High-resolution analysis of Zn(2+) coordination in the alkaline phosphatase superfamily by EXAFS and x-ray crystallography.Bobyr, E., Lassila, J.K., Wiersma-Koch, H.I., Fenn, T.D., Lee, J.J., Nikolic-Hughes, I., Hodgson, K.O., Rees, D.C., Hedman, B., Herschlag, D.
(2012) J Mol Biol 415: 102-117
- PubMed: 22056344
- DOI: 10.1016/j.jmb.2011.10.040
- Primary Citation of Related Structures:
- PubMed Abstract:
Comparisons among evolutionarily related enzymes offer opportunities to reveal how structural differences produce different catalytic activities. Two structurally related enzymes, Escherichia coli alkaline phosphatase (AP) and Xanthomonas axonopodis ...
Comparisons among evolutionarily related enzymes offer opportunities to reveal how structural differences produce different catalytic activities. Two structurally related enzymes, Escherichia coli alkaline phosphatase (AP) and Xanthomonas axonopodis nucleotide pyrophosphatase/phosphodiesterase (NPP), have nearly identical binuclear Zn(2+) catalytic centers but show tremendous differential specificity for hydrolysis of phosphate monoesters or phosphate diesters. To determine if there are differences in Zn(2+) coordination in the two enzymes that might contribute to catalytic specificity, we analyzed both x-ray absorption spectroscopic and x-ray crystallographic data. We report a 1.29-Å crystal structure of AP with bound phosphate, allowing evaluation of interactions at the AP metal site with high resolution. To make systematic comparisons between AP and NPP, we measured zinc extended x-ray absorption fine structure for AP and NPP in the free-enzyme forms, with AMP and inorganic phosphate ground-state analogs and with vanadate transition-state analogs. These studies yielded average zinc-ligand distances in AP and NPP free-enzyme forms and ground-state analog forms that were identical within error, suggesting little difference in metal ion coordination among these forms. Upon binding of vanadate to both enzymes, small increases in average metal-ligand distances were observed, consistent with an increased coordination number. Slightly longer increases were observed in NPP relative to AP, which could arise from subtle rearrangements of the active site or differences in the geometry of the bound vanadyl species. Overall, the results suggest that the binuclear Zn(2+) catalytic site remains very similar between AP and NPP during the course of a reaction cycle.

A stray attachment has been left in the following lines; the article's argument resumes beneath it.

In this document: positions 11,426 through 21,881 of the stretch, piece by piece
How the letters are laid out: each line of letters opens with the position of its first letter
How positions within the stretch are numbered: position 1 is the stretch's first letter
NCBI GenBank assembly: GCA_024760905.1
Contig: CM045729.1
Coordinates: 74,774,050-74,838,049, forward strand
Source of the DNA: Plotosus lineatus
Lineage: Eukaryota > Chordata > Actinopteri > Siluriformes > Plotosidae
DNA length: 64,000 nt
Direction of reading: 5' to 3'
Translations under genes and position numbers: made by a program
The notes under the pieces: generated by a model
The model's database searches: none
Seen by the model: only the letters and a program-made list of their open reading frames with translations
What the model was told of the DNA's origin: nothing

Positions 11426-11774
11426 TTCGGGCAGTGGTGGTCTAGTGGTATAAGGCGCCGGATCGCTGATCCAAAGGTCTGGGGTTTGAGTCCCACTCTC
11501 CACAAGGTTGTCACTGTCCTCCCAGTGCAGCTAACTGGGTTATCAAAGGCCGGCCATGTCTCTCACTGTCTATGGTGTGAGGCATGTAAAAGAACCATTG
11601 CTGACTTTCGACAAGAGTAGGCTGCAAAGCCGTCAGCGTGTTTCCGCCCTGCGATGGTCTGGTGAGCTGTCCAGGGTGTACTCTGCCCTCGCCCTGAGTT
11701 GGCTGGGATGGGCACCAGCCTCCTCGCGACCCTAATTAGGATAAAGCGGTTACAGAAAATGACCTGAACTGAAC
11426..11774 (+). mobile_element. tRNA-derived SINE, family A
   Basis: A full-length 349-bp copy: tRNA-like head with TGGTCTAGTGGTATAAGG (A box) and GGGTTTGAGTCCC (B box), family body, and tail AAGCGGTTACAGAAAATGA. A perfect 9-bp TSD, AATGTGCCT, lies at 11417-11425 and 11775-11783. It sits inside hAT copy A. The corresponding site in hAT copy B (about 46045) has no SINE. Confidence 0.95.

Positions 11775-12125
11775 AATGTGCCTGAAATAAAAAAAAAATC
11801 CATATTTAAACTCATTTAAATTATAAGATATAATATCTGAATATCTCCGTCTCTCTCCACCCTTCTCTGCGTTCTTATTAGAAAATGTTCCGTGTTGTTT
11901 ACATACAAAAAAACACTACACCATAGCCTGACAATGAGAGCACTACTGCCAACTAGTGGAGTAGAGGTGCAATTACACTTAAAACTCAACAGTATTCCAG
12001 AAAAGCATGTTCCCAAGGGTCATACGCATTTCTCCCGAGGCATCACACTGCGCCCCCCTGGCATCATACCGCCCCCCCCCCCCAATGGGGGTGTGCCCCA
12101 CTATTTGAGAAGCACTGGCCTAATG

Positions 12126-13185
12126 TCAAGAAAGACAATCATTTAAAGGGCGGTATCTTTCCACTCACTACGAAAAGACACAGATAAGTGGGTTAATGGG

Department of Chemistry, Stanford University, Stanford, CA 94305, USA.